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What can an Africana studies minor do for you?
Study the traditions and experiences of people of African descent all over the world in our Africana Studies minor.
History, philosophy, political science, economics, anthropology, sociology, literature, music and theatre come together to help you understand and analyze key aspects of black life in Africa, the Caribbean and the United States.
In our culturally diverse society, it's essential to become familiar with African, African-American, and Caribbean cultures, traditions and values.
Faculty from a range of academic disciplines teach in our Africana Studies minor. From a history professor, you'll learn how the Civil Rights movement actually began in the 1860s. From a music professor, you'll take a closer look at the development of jazz. With a philosophy professor, you'll compare Plato's Republic to HBO's The Wire.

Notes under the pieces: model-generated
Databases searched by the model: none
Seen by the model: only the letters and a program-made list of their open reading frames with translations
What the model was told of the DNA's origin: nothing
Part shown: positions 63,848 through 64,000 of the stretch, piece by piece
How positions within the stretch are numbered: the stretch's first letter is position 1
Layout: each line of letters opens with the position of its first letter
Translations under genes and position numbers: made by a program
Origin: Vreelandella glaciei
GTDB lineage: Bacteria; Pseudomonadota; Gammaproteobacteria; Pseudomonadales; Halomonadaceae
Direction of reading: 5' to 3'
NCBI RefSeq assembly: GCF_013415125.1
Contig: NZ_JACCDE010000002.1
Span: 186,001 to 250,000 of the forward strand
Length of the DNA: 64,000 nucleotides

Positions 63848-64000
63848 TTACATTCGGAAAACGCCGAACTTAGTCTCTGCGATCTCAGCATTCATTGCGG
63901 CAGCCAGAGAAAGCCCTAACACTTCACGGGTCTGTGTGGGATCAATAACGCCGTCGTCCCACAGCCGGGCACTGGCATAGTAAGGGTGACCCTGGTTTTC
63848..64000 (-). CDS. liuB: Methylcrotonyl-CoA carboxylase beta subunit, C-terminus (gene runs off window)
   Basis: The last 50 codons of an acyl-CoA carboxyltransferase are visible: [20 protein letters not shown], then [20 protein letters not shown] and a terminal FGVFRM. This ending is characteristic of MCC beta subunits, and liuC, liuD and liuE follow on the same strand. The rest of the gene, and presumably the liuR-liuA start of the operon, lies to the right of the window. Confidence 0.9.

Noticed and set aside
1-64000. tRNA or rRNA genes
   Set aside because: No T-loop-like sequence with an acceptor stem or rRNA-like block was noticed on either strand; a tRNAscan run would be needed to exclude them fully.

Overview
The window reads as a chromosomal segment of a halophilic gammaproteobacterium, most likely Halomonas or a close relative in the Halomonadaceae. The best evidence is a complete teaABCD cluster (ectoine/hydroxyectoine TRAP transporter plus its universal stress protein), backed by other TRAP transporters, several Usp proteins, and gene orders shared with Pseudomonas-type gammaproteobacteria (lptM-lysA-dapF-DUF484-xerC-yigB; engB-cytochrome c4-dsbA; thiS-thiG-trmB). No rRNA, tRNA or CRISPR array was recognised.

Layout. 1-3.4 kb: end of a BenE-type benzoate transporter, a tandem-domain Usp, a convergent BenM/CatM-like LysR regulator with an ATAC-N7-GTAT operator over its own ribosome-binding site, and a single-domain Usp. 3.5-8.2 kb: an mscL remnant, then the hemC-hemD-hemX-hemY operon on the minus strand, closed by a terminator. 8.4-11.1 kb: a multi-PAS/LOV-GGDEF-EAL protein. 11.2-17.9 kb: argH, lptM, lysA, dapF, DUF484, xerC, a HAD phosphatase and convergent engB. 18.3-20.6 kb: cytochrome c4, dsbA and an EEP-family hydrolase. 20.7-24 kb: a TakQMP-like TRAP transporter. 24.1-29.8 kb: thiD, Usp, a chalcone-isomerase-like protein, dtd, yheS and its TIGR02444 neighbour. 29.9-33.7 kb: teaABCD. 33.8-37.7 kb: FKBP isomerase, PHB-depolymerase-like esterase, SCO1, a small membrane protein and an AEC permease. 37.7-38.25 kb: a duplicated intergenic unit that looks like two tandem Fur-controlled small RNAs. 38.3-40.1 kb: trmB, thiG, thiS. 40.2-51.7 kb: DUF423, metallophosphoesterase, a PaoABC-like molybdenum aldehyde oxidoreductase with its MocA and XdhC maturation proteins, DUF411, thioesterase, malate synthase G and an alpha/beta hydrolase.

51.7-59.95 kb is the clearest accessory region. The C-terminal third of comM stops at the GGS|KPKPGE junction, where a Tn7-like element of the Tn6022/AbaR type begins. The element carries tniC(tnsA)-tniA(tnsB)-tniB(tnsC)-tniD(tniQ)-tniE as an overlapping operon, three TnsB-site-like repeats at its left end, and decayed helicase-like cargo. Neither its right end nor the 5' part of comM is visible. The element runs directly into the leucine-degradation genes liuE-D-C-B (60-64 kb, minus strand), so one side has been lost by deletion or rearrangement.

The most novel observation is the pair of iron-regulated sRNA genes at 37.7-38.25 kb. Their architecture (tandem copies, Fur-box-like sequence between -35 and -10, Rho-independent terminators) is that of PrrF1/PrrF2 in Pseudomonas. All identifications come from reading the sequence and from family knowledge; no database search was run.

No matter your background, Africana Studies will expand your worldview and enhance your understanding of your own heritage in interaction with other cultures.
- Demonstrate the ability to analyze the cultural, historical, political, and social aspects of the African Diaspora.
- Possess the critical vocabulary and concepts with which to describe and interpret the lived experience of people of the African Diaspora.
- Demonstrate an understanding of the interdisciplinary character of the field.
This is an interdisciplinary minor. The Africana Studies minor completes, with a grade of C- or better, AFRC-101 Introduction to Africana Studies and at least 16 semester hours in the following courses or other courses approved by the program coordinator. Students consult with a minor adviser to select courses and are expected to take a balance of upper- and lower-level courses. At least three of these courses must be at the 200-level or higher.
Double-counting restriction for interdisciplinary minors: Only 4 semester hours of this minor may be double-counted toward the student's major.
"I wholeheartedly will say that the Africana studies program was one of the best decisions I made."
"Understanding people who are different from you stimulates thoughtful discussion, connections and provokes a different form of academic achievement."
"The program has expanded my worldview and helped me to understand more about my own culture."